On his decision to make the letters public, Barnard commented, "After reading them one could not doubt his [van Gogh's] sincerity, his character, nor his originality; there, pulsating with life, one would find the whole of him." Indeed, these 23 letters, eloquently translated into English, radiate with their author's impulsiveness, intensity, and mysticism. In one van Gogh admits: "I can't disguise from you the fact that I like the country, having been brought up there — floods of memories of the past, aspirations towards that infinity, of which the sower and the sheaves are symbols, enchant me now as then. But I wonder when I'll get my starry sky done, a picture which haunts me always."
Complemented by handsome black-and-white reproductions of some of van Gogh's major paintings and facsimiles from his letters, this volume is essential reading for scholars and students of art and will be treasured by artists and art lovers alike.
This choice selection of beautifully reproduced drawings spans the full length of van Gogh's brief but prolific career. The works range from his early impressions of peasant life to drawings that served as studies for the great canvases he painted at the close of his life, including Landscape with Cypresses and Starry Night.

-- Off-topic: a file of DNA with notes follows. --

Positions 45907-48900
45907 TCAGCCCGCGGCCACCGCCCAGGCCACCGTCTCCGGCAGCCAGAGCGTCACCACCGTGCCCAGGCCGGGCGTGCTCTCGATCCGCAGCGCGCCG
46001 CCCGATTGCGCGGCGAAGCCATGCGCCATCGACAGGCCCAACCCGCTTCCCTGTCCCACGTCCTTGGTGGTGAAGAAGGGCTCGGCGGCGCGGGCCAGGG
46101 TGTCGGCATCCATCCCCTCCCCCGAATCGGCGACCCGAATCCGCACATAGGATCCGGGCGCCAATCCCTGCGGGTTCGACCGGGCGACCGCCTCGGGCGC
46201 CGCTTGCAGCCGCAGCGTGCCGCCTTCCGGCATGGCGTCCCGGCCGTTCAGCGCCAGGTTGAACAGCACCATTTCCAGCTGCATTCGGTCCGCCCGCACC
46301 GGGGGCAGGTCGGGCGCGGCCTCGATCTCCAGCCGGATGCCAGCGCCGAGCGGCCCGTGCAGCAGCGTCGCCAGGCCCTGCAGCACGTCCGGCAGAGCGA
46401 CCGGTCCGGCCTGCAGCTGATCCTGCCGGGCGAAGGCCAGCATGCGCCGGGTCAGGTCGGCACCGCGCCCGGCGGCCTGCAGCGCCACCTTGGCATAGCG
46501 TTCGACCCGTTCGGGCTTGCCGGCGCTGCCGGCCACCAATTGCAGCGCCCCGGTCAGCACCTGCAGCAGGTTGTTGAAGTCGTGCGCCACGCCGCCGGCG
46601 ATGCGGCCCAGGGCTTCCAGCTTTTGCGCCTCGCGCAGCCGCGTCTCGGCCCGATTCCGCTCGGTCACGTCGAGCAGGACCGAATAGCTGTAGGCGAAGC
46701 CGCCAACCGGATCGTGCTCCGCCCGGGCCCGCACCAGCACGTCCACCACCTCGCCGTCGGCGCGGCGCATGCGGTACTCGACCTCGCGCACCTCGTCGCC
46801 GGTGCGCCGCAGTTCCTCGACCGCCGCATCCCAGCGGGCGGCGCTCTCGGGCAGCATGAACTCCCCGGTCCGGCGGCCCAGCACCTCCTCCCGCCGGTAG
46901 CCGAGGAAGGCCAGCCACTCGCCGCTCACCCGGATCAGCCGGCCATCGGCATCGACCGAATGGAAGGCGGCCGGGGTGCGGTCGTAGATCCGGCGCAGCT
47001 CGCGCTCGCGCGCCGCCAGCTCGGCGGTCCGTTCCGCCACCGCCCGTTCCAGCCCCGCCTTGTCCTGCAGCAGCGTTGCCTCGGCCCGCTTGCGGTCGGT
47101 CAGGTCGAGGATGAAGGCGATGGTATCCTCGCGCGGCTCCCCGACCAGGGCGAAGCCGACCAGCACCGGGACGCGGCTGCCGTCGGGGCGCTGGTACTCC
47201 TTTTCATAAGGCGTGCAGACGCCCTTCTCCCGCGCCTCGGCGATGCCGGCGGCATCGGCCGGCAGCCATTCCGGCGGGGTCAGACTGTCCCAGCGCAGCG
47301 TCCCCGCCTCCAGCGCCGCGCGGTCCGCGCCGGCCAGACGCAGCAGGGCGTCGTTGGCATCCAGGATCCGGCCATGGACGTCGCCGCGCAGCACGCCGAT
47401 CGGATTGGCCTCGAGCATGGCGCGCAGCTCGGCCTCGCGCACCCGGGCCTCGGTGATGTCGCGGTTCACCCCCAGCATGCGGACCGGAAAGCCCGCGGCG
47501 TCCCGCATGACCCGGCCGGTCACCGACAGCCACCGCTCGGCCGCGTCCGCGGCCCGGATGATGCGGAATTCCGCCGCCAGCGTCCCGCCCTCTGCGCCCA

Van Gogh's quest to be "alone with nature" and with those whose lives were close to the land took him first to the desolate reaches of northern Holland and ultimately to the sunlit fields and villages of southern France. The drawings presented in this book record the life, the land, and the people he encountered; familiar images to us through his paintings, yet startlingly fresh in these lesser-known works in another medium. Themes include peasants in their fields and cottages, village gardens, fishing boats, the postman Roulin, a drawbridge, fields of grain, a self-portrait, the house he lived in, the room he slept in, and the courtyard of the hospital in Arles.
Van Gogh Drawings offers a beautiful and stirring collection of work, one that clearly displays the artist's powerful affinity for the drawing medium. During the last six years of his life, his most productive period, van Gogh produced approximately 700 drawings and 800 paintings. Virtually unknown at his death, he had sold only one of this astonishing number of works. Now, a century later, they number among the most universally admired and prized of man’s creative achievements. The drawings presented here, chosen from museums and private collections around the world, dramatically record the brief journey of his life and the unfolding of his genius. The captions, which draw heavily upon information provided by Jan Hulsker in The Complete Van Gogh, list subject, date, medium, dimensions (in centimeters, height before width), and the institutions in which they are located. 44 black-and-white illustrations.